How Marina Abramović and the Opera Singer Sondra Radvanovsky Both Revel in Risk

The performance artist says that meeting Radvanovsky was like finding a “younger sister.”

Article by Zoey Poll

Marina Abramović_1From left: Radvanovsky, 54, opera singer, and Abramović, 76, conceptual artist, photographed at Hotel Grande Bretagne in Syntagma, Athens, on March 22, 2023.

Marina Abramović:

Last year, a friend who I was working with on my opera project “7 Deaths of Maria Callas” in Naples told me, “You have to come to Majorca and hear the voice that is closest to Callas’s.” There was no way I wasn’t going. Sondra was singing [at the Cap Rocat hotel], and the performance broke my heart. Afterward, I was invited for dinner, and we talked about our painful backgrounds. Everything was happening — the death of her mother at the same time as her divorce. I felt like my younger sister had just come out of the cosmos.

Our work is very emotional. My public cries, her public cries. We all cry. It comes from the deep honesty of the work. We’re not acting or pretending. We believe what we’re showing. Sondra’s Medea [at the Metropolitan Opera in New York in 2022] blew my mind. She crawled, she had blue legs from the injuries, her makeup was running — she didn’t care.

Sondra doesn’t have children, and I never wanted to have them. So many women start as the great artist and then, as mothers, they can’t continue with the same intensity. Right now, if you told me to go to New Zealand, I’d be ready in 10 minutes. I don’t have any commitments that keep me away from what I want to do. I’m 76, and I have work booked until 2028. I have no time to think about dying. I work and then, when my body gives up, it gives up. Picasso made hundreds of erotic artworks in the years before he died. That’s the life force that artists should have.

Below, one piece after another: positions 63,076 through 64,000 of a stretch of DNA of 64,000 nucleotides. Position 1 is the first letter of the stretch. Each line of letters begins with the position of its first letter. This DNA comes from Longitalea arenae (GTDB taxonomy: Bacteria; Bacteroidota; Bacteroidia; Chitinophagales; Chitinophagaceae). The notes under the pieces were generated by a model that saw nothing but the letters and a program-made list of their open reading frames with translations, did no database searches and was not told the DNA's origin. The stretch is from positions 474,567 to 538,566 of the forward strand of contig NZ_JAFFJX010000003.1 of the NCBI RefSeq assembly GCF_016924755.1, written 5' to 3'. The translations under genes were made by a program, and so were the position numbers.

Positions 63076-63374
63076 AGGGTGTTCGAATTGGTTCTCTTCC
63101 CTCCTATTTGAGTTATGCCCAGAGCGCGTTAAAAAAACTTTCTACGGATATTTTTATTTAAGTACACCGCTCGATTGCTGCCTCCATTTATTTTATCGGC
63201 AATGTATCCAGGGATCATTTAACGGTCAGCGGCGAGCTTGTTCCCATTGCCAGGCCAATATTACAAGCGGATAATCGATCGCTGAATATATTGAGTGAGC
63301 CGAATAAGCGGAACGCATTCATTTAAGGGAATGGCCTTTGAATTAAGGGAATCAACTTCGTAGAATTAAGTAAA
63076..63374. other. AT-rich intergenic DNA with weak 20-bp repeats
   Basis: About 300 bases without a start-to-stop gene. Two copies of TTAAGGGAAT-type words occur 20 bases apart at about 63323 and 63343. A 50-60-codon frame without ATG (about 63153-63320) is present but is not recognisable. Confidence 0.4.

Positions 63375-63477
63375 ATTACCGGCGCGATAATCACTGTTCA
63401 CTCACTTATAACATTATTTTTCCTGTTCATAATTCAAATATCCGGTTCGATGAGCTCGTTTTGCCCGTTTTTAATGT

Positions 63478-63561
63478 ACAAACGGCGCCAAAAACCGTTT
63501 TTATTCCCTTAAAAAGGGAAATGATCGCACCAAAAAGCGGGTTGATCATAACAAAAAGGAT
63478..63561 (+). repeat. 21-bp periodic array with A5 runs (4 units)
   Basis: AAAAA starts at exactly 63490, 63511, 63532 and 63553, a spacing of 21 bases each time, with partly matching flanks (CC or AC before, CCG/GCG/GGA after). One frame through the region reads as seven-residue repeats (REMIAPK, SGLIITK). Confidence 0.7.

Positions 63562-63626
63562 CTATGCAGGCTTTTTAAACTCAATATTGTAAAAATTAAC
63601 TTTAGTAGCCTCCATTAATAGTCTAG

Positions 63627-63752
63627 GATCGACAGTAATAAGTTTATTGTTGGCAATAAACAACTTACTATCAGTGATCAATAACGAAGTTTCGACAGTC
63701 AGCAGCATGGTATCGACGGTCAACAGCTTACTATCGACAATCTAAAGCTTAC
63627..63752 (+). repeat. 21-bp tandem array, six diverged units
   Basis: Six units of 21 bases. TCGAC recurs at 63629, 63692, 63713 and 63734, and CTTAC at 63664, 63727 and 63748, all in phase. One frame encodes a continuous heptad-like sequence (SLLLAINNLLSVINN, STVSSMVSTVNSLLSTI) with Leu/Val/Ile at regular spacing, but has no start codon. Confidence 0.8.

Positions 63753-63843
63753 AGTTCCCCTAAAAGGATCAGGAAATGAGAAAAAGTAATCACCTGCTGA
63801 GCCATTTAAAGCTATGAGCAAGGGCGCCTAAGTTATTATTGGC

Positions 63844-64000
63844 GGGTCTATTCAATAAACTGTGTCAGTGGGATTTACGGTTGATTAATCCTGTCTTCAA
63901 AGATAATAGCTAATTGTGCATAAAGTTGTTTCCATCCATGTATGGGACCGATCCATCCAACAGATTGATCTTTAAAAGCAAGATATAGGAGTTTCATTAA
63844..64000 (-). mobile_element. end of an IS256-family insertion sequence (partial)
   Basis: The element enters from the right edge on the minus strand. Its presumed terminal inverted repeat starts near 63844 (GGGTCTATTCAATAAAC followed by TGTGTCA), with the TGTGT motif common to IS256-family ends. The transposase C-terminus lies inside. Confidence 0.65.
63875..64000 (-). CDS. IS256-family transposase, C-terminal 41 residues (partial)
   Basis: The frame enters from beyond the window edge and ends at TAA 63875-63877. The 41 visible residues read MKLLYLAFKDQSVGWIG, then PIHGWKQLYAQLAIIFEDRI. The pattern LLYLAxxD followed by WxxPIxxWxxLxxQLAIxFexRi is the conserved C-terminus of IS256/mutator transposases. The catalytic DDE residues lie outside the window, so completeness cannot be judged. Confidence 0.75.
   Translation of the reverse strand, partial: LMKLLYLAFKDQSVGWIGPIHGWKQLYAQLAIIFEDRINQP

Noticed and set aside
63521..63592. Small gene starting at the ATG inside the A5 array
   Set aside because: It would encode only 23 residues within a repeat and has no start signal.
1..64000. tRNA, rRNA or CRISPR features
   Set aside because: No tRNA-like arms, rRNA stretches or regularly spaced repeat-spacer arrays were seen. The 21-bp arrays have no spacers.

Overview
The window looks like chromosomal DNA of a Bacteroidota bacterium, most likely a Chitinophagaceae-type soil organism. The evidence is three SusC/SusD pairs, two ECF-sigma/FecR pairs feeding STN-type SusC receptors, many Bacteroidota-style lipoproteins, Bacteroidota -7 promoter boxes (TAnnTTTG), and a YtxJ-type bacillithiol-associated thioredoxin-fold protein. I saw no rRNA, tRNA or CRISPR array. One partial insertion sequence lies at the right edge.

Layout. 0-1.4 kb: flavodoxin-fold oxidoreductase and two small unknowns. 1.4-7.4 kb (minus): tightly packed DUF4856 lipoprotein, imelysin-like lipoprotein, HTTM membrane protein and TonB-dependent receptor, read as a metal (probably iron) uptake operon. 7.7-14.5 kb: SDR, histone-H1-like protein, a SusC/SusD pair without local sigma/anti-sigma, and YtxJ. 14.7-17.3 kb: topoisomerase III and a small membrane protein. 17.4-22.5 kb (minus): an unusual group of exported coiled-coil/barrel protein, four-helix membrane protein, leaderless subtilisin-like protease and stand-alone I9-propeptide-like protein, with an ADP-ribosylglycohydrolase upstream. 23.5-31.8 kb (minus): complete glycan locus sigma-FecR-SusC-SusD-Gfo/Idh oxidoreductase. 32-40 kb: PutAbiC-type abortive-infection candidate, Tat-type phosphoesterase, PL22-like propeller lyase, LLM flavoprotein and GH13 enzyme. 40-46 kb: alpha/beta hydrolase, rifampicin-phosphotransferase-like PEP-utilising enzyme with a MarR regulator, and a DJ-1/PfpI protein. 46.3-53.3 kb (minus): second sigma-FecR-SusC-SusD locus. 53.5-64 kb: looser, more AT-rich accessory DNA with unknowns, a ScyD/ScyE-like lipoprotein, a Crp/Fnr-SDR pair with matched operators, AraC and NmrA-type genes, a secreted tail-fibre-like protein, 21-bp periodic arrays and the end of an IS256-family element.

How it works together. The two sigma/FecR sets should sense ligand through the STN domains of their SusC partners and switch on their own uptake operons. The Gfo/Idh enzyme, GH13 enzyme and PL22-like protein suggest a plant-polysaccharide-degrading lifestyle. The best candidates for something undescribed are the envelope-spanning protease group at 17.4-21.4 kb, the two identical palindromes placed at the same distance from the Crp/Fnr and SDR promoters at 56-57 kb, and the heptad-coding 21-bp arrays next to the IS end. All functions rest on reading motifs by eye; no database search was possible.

Sondra Radvanovsky:

I’ve finally gotten to the point where I don’t care if you think I’m fat or ugly, a good or bad singer, a good or bad person. That’s what I’ve learned from Marina. She’s given me the strength to be vulnerable and to take risks. Before “Medea”, I’d never been willing to go that close to the fire, so to speak. It’s thrilling, but it can be dangerous. Imagine singing a very vocally difficult opera while crying. After watching Marina, I decided to try it.

We’re both strong women, and there’s a word that’s usually used to describe strong women — [the word for] a female dog. I can’t imagine growing up with Marina’s strength in her generation. She didn’t just step out of her box, she screamed from the rooftops, and I think about the hate mail she must have received, the nastiness and the words used to describe her.

There’s also a spiritual side to us both. One day, we were sitting in Marina’s apartment in New York when a dove landed on the railing of her balcony. I always equate a dove with my father visiting me. She said, “In all the years that I’ve lived in this apartment, a dove has never landed there. It’s fate, destiny, whatever you want to call it.” I said, “That’s why we’re kindred spirits: we both believe in something bigger than us. It’s where our art comes from.” We sat there for a few moments, looking at the bird.